Bleach treatment neutralizes mold allergens
Treatment with household bleach reduces the allergy-inducing ability of mold spores, a new study shows.
Current efforts to remediate mold-contaminated buildings require replacement of contaminated materials, Dr. John W. Martyny of the National Jewish Medical and Research Center in Denver and colleagues note in the Journal of Allergy and Clinical immunology.
Also, the Environmental Protection Agency and many investigators argue that killing mold is not enough to reduce its allergenicity. Dilute sodium hypochlorite is known to kill mold, but it is not clear if it reduces mold’s ability to produce allergic reactions.
Martyny and his team conducted the current study, funded by the Clorox Co., to determine if diluted bleach would destroy the ability of mold to produce an allergic response as well as kill the organism. Several studies, they point out, have found bleach can neutralize other types of household allergens, such as dust mite and cockroach proteins.
The researchers grew Aspergillus fumigatus on samples of three types of construction materials, as well as in solution. The samples and cultures were then treated with dilute bleach; Tilex, a cleaning product containing detergent and bleach; or water only.
The researchers then evaluated the number of spores using scanning electron microscopy and tested for viable mold. They also checked treated samples for antigens using ELISA and skin prick testing.
While bleach or Tilex treatment did not reduce the number of spores, surface allergens were no longer detectable in the treated samples. The surface of the spores treated with bleach or Tilex also showed changes in appearance. After adding bleach to the mold in aqueous solution, A. fumigatus allergens were no longer detectable by ELISA.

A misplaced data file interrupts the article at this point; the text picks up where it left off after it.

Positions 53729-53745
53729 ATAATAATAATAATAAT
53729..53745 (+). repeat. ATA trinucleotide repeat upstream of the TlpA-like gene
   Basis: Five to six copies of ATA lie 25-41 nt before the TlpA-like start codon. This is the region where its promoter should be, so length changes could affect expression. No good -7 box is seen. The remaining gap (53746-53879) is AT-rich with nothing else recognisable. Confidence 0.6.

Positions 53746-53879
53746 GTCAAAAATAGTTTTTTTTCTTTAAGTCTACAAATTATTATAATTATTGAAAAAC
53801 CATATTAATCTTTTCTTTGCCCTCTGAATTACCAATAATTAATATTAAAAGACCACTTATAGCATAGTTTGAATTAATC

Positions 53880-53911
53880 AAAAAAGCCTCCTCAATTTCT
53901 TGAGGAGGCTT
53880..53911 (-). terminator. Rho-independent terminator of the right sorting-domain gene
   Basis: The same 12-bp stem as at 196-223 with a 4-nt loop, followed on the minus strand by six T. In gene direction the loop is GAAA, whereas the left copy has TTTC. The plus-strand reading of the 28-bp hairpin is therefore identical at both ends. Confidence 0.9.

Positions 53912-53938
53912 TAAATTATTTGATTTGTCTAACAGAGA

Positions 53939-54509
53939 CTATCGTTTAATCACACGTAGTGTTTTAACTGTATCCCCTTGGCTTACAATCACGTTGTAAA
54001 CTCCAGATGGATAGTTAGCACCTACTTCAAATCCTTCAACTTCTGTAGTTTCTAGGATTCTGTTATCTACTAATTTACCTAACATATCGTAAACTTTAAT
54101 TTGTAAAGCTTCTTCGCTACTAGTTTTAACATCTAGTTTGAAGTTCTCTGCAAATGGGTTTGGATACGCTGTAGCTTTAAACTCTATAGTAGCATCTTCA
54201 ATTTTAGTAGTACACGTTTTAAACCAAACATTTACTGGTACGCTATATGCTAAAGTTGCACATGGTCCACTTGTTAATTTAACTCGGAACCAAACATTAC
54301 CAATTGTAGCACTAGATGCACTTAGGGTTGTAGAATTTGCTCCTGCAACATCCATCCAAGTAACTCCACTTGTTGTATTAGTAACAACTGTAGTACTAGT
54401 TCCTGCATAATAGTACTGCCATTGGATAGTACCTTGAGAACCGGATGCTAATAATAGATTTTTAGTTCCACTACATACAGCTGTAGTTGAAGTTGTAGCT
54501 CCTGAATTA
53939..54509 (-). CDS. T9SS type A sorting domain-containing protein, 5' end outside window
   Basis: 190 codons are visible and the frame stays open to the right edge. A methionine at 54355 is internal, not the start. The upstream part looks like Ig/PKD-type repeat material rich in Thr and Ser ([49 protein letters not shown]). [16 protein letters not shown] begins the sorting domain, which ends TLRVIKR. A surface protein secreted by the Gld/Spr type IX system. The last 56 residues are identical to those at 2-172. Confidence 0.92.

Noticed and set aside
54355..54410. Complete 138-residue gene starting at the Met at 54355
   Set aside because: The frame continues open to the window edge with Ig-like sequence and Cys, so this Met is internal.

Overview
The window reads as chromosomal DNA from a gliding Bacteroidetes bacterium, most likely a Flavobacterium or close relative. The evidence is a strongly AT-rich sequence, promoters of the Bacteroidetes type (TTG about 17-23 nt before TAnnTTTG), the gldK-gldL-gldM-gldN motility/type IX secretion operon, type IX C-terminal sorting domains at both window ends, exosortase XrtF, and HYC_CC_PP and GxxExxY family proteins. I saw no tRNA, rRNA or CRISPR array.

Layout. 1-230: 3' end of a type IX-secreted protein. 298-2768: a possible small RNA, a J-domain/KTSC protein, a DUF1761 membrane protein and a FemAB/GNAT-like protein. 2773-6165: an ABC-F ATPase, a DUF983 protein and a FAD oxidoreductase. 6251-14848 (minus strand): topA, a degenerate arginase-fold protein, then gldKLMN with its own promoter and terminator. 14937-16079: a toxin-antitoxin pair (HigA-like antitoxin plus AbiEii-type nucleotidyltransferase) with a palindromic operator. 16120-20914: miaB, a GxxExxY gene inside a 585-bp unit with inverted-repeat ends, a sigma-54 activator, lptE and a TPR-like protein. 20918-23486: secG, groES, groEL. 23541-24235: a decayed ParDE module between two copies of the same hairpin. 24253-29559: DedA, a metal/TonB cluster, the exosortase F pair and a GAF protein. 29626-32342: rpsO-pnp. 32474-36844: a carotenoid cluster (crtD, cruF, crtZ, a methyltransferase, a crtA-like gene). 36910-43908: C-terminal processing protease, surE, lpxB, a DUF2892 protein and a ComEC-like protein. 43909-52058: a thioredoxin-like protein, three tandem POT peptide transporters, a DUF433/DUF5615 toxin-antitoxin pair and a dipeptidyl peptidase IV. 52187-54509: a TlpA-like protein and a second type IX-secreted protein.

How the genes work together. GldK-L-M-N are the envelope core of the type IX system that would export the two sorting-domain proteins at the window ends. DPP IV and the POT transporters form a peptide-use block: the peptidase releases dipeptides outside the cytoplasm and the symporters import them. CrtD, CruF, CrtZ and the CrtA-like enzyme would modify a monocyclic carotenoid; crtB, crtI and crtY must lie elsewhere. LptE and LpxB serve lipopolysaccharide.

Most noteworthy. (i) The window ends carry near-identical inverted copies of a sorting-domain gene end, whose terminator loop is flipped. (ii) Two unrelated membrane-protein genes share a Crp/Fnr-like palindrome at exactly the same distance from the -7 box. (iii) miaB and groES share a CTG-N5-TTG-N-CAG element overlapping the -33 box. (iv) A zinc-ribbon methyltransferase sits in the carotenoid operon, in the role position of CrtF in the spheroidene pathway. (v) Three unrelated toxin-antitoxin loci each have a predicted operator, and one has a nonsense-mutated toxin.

Skin prick tests found bleach treatment eliminated a response in five of eight mold-allergic individuals, while Tilex treatment inhibited response in seven of eight.
Some authorities on mold contamination, as well as some government agencies, recommend against treating fungi contaminated surfaces with bleach solutions, given the concern that substantial amounts of organic material may neutralize their disinfectant capacities, Martyny and colleagues note.
“On the basis of the results of our study, sodium hypochlorite-containing products should be reconsidered as one of the tools in the remediation of mold-contaminated buildings,” the researchers conclude.
SOURCE: Journal of Allergy and Clinical Immunology, September 2005.
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